It would only be with hesitancy that I would point a finger at any youth. Were we regarded as hooligans and tearaways when we were young? Maybe we were not as bad as that, or maybe we were worse. Maybe, there were even expletives shouted at us if we had been especially annoying.
Apart from the bicycles on which we rode, we didn’t own anything, but treated the village and its environs in a proprietorial manner. Nothing would annoy us more than someone who assumed the right to come in …
The lane adjoining the house is more a track than a lane. Unsurfaced, it becomes rutted mud in winter weather. Decades of holes being filled with gravel or hard core have not brought much improvement in potential driving conditions.
The lane leads only to fields. There is no right of way over it, other than to landowners gaining access to their land, and there would be no point travelling it unless you were going to a field, because, at the end, you would need to turn around and drive the …
The storms of the past week are a familiar March experience, certainly part of the March experience in our small Somerset village.
The worst moment in a storm was the time the garage took off. The wind had got under the doors of the asbestos-walled garage and the whole structure was lifting off the ground. No garage we ever had stayed empty long enough to accommodate a car, it would have been filled with all sorts of things for which there was no room in the house.
The mood of despondency among the students continues. Locked down, isolated, without hope of seeing friends for weeks, without the chance of doing anything other than what they have done for weeks, their answer to what they did at the weekend is “nothing.”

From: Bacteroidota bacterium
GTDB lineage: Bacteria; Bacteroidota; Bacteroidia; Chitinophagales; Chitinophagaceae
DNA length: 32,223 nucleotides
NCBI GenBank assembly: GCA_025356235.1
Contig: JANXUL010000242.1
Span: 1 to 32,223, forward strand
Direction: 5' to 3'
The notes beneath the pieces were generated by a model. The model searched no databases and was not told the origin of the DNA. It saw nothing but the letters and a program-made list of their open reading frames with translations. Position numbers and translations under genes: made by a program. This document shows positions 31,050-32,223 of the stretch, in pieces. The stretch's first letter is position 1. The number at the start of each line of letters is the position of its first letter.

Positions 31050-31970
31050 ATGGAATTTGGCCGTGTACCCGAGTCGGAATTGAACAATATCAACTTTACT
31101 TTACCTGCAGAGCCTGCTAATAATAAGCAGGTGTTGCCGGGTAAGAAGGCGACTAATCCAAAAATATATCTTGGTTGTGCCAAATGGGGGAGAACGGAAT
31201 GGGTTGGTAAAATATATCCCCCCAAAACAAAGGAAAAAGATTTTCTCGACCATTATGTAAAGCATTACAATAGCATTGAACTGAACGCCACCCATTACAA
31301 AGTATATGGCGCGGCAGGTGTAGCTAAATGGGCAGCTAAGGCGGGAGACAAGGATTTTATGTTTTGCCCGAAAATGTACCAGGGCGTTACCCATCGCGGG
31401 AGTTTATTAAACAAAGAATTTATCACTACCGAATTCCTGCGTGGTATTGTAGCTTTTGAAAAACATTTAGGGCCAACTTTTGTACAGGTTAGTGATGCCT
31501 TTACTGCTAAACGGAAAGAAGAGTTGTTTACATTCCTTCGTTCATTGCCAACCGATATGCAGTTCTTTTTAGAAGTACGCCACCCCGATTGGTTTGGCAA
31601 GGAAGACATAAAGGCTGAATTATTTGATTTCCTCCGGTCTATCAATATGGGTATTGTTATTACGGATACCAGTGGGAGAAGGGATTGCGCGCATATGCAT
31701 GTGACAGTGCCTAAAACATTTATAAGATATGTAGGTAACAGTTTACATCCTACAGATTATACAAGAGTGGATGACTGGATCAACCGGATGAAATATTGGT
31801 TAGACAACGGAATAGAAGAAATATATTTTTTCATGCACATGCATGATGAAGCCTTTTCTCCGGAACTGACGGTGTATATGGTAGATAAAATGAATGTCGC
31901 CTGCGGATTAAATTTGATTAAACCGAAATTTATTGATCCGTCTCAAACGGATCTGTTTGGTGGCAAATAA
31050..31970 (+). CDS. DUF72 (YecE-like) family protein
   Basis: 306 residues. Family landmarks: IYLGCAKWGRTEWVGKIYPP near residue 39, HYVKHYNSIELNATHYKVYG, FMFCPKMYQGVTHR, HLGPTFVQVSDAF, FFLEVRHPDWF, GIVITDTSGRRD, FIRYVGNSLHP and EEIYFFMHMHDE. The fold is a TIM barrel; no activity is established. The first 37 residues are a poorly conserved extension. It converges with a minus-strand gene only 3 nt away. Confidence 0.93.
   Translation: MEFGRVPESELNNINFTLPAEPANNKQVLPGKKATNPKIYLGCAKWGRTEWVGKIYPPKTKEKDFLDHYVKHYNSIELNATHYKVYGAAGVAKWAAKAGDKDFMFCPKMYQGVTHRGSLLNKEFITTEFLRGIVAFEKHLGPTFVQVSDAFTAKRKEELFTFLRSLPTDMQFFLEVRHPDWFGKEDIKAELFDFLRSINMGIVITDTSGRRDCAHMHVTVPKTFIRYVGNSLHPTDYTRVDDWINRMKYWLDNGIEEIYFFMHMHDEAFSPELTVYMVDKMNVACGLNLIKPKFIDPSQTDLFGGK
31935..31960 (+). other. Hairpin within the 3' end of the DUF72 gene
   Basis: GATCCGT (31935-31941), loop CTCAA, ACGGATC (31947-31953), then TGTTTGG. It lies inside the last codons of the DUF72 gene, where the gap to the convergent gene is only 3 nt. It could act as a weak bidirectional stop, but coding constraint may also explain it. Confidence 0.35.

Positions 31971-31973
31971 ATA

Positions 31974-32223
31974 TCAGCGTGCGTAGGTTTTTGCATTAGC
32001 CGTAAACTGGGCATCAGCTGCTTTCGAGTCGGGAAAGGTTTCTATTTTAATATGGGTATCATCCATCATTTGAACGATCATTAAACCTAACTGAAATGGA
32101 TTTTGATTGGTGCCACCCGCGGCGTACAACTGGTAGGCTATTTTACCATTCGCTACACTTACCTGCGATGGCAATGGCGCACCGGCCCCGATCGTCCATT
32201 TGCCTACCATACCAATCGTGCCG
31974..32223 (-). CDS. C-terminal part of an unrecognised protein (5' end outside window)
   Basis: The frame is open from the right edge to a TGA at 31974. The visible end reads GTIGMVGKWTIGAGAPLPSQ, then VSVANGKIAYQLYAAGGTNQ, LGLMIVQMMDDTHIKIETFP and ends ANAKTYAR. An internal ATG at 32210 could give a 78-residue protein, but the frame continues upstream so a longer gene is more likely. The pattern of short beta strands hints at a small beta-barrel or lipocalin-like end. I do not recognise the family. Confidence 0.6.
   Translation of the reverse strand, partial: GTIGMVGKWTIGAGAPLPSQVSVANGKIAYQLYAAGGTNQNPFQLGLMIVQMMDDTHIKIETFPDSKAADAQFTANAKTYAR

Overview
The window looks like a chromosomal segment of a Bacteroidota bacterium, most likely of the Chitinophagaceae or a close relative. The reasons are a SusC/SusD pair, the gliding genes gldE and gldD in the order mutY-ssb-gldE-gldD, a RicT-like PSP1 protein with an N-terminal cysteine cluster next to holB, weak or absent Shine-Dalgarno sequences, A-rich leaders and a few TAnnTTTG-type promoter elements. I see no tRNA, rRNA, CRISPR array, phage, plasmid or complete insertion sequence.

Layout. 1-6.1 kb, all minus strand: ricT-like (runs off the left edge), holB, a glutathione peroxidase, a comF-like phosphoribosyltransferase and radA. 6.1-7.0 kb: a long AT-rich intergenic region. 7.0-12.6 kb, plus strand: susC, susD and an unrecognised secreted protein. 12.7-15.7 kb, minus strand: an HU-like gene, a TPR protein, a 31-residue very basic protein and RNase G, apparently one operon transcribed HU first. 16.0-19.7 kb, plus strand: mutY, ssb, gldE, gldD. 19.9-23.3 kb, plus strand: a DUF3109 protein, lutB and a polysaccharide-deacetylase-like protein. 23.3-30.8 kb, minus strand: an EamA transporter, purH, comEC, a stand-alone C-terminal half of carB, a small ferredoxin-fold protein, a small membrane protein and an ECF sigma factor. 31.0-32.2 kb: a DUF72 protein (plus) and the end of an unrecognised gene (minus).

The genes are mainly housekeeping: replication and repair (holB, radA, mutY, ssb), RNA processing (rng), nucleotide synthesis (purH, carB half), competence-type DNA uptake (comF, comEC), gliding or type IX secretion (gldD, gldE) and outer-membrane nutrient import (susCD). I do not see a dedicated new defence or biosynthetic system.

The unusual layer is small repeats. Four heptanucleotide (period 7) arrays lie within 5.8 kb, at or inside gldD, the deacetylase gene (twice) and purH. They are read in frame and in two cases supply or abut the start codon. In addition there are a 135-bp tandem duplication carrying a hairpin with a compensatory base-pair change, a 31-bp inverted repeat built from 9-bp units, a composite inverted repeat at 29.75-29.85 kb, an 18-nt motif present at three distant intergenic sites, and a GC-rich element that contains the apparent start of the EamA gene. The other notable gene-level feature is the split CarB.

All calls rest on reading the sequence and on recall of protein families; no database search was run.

I remember a despondent ten year old on a holiday in Austria some ten years ago.
Riding a gondola, the ten year old friend was feeling fed up.
“I’ll tell you a story from when I was ten,” I said, “that’s forty years ago.”
Of course, I knew where the River Brue was, anyone who travelled between Street and Glastonbury would know exactly where the River Brue was. As you cross the river on the A39, a roadside sign announces “Pomparles Bridge.” Apparently, the name derives from French for “perilous bridge.” There never seemed much that was perilous about the Brue, a shallow, gentle, slow flowing river.
Drivers on the M5 motorway between Bristol and Taunton could tell you where the River Brue was. There is a sign that tells the countless drivers that …
Reporting on last week’s announcement that there would be a feasibility study into the re-opening of a Somerset railway station, the Somerset Live site made the same mistake I once made.
The railway station that might be revived is at Upton, it is a place that would figure in some of the our family’s stories. It was merely a halt at which a few local trains would stop, but because it was on the mainline between London Paddington and the West Country, and because express trains would go hurtling through …